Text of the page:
Fourth annual Wes Hertzog Memorial Bronc Match rides into Moffat County Fair |

Fourth annual Wes Hertzog Memorial Bronc Match rides into Moffat County Fair

Ben Bulkeley
Shay Wyman holds on after bursting out of the shoots. Saturday's Wes Hertzog Memorial Bronc Match was part of the 2009 Moffat County Fair.
Ben Bulkeley

When Nick Peters, of Lubbock, Texas, decided to mount a bucking bronco three and a half years ago, it was because of a whim.

“I grew up on a ranch, so I’ve been around it my whole life,” he said. “One morning, I woke up and decided that I wanted to ride bucking horses.

“I’m lucky. I get to say ‘I do what I love.'”

On Saturday, Peters wasn’t the only cowboy doing what he loved, as the fourth annual Wes Hertzog Memorial Bronc Match featured more than 20 cowboys competing for a $4,000 purse and a new saddle.

In 2006, Hertzog was elected to the National Senior Pro Rodeo Cowboy Hall of Fame, one year after he died while riding a bronco. Hertzog, of Maybell, was an eight-time world champion and five-time finals champion bronco rider.

Where the cowboys rode Saturday night holds a special spot in Hertzog’s legacy – his first competitive ride was in 1964, at the Moffat County Fairgrounds.

On Saturday, the riders honored Hertzog’s memory by doing what he did.

Peters was bucked off his horse, but that did little to calm his passion for the sport.

“She was just a really good horse,” he said. “She was just bucking really hard.

“I’m just happy to be out here, doing what I love.”

Darrell Triplett, of Waterflow, N.M., has been to the Wes Hertzog Memorial Bronc match every year since its inception.

“There are a lot of old cowboys around here who were riding bucking horses when my dad was,” he said. “I have a lot of friends in these parts.”

Triplett knew Hertzog.

“I knew Wes when he was in the Pro Rodeo Association,” Triplett said. “He was good buddies with my dad.

“We had a lot of fun. He was a good guy – had a lot of character.”

Being in Craig, in front of Hertzog’s home crowd, meant a lot to Triplett.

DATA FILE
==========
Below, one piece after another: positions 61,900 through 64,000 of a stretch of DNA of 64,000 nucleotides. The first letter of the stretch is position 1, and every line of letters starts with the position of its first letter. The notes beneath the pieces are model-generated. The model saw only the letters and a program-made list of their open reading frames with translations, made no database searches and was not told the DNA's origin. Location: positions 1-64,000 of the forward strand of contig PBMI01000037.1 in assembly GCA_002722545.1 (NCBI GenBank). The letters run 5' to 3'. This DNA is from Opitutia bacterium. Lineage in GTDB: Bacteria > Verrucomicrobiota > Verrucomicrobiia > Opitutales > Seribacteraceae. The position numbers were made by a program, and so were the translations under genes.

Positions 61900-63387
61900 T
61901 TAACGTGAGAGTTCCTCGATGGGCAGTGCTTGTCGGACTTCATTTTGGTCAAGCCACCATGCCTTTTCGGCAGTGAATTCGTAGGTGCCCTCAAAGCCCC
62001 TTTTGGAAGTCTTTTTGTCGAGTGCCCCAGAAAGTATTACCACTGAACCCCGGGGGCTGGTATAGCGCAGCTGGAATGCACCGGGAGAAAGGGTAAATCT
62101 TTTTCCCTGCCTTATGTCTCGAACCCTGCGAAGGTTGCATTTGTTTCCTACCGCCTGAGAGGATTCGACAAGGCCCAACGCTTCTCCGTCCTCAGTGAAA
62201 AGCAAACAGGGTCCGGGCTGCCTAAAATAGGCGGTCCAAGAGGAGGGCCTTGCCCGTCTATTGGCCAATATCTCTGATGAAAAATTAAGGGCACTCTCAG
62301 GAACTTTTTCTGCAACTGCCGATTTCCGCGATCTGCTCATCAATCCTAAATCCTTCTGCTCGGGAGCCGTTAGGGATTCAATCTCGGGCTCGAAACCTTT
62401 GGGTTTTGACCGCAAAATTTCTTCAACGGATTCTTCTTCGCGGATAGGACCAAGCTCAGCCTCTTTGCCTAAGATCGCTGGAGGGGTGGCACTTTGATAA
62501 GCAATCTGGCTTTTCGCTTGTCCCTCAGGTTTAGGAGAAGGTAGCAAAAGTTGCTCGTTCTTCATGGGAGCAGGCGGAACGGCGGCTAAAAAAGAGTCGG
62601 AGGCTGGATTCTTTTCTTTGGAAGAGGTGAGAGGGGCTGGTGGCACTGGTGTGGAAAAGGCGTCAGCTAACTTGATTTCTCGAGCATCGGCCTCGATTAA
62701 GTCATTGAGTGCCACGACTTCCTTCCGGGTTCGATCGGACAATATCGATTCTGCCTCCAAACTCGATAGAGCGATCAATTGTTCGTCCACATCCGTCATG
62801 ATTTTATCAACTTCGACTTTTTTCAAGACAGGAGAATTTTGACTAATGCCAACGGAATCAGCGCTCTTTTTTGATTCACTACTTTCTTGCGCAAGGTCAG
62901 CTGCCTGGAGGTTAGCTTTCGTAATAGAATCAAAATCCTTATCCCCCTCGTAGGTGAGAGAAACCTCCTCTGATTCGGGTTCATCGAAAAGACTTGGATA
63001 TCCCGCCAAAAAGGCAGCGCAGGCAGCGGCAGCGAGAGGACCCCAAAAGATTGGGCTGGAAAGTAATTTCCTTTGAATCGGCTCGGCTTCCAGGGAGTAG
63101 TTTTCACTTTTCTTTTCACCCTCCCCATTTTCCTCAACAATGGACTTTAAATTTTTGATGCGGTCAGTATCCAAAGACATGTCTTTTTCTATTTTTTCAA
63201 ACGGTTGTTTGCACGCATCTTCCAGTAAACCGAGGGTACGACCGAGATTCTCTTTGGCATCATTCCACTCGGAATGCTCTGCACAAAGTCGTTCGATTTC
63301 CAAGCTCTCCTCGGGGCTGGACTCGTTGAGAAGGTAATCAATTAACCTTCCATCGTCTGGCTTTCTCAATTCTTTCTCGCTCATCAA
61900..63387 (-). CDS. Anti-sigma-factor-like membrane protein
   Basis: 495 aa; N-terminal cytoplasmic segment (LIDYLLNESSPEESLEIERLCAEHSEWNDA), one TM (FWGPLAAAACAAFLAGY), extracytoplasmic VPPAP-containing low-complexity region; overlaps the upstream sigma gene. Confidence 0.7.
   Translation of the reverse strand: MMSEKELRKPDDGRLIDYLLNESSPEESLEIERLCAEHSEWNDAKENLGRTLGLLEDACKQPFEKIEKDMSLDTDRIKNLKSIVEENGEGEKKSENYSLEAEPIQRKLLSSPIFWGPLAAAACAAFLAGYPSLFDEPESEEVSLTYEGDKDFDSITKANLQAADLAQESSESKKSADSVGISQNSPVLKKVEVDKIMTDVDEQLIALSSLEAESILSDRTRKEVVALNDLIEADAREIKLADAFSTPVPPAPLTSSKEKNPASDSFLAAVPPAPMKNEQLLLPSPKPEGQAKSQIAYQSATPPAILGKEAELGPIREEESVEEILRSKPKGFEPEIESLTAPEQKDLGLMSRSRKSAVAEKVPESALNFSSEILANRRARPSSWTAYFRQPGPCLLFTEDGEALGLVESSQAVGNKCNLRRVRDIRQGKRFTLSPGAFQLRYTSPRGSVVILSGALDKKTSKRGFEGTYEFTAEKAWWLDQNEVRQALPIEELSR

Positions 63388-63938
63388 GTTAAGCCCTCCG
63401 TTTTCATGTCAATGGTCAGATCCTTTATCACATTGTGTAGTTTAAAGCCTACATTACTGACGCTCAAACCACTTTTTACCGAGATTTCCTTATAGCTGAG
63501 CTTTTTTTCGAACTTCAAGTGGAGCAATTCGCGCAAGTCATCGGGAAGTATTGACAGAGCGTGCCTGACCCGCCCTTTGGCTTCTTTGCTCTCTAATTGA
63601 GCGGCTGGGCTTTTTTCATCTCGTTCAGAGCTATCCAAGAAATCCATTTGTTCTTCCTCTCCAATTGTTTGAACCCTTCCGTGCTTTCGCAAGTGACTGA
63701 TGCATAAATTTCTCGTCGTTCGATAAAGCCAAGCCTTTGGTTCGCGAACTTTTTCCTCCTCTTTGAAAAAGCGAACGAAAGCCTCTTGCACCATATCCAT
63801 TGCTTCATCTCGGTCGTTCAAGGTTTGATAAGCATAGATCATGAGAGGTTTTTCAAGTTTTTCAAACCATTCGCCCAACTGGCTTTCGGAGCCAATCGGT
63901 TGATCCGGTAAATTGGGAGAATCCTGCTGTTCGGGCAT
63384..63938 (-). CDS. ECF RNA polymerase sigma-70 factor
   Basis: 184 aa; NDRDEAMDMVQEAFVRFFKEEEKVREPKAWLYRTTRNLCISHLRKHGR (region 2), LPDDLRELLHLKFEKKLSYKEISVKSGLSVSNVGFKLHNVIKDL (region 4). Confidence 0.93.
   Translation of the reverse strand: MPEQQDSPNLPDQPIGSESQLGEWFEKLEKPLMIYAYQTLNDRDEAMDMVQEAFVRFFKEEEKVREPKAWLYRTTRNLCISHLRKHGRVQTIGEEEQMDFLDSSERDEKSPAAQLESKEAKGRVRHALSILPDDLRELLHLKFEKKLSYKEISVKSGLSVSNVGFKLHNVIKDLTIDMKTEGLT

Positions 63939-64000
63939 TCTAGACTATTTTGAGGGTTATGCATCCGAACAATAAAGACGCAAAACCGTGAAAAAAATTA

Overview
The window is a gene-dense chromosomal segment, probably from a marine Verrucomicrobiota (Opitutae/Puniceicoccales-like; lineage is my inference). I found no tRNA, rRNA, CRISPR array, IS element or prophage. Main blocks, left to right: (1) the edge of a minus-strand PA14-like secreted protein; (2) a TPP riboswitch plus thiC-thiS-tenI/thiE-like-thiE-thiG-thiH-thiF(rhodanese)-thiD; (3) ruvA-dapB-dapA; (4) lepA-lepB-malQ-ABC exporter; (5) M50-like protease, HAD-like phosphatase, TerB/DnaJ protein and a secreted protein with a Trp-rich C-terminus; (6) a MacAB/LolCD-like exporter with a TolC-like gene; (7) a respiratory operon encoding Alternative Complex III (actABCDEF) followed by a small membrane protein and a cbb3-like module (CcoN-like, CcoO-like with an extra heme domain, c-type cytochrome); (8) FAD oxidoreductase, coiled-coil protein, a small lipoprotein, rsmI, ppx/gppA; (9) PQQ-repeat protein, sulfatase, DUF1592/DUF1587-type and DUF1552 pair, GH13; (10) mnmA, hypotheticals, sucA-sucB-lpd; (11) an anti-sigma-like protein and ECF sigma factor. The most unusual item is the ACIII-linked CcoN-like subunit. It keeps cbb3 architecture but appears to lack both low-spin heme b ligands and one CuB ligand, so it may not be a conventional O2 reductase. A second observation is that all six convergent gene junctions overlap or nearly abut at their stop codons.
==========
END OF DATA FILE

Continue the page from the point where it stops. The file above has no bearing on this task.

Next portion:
“He left a legacy,” Triplett said. “Really, when you ride in his memorial, you’re doing it out of respect.”

Triplett made it past the first round and put up a fight in the second.

“I had a nice horse, just the kind a man wants every time,” he said. “She was nice and smooth. It was a good run.”

His first horse was a more pleasurable experience, he said.

“That’s the set-up in the early rounds,” he said. “You have to take it, because you know later in the night there are going to be some rank horses.”

Colin Stalley, of Riverton, Wyo., was the busiest cowboy of the night.

Because of numerous re-rides, Stalley found himself in the saddle six times during the night.

“I just kept hoping I would have a good ride,” he said after his sixth and final run. “I just didn’t want to mess up because I’m tired.”

Stalley said he had ridden six horses in one night once before.

Even with the sustained punishment from getting on horse after horse, Stalley said he wasn’t too sore.

“No, but I probably will be in the morning,” he said.

At the end of the night it was Jake Costello, of Newell, S.D., who took home first place and the new saddle.

“It was just an honor to be invited to come to Wes’ memorial,” he said.

With the last ride of the night, Costello scored an 84.5.

“I had a couple of nice horses,” he said. “They bucked right from the shoots.”

Costello knew Hertzog and his former traveling partner, Marty Forester. He, like the other riders Saturday night, said he respected Hertzog’s legacy and was proud to participate.

“He died doing what he loved,” Costello said. “I hope that if that happened to me, they’d have something like this for me.”

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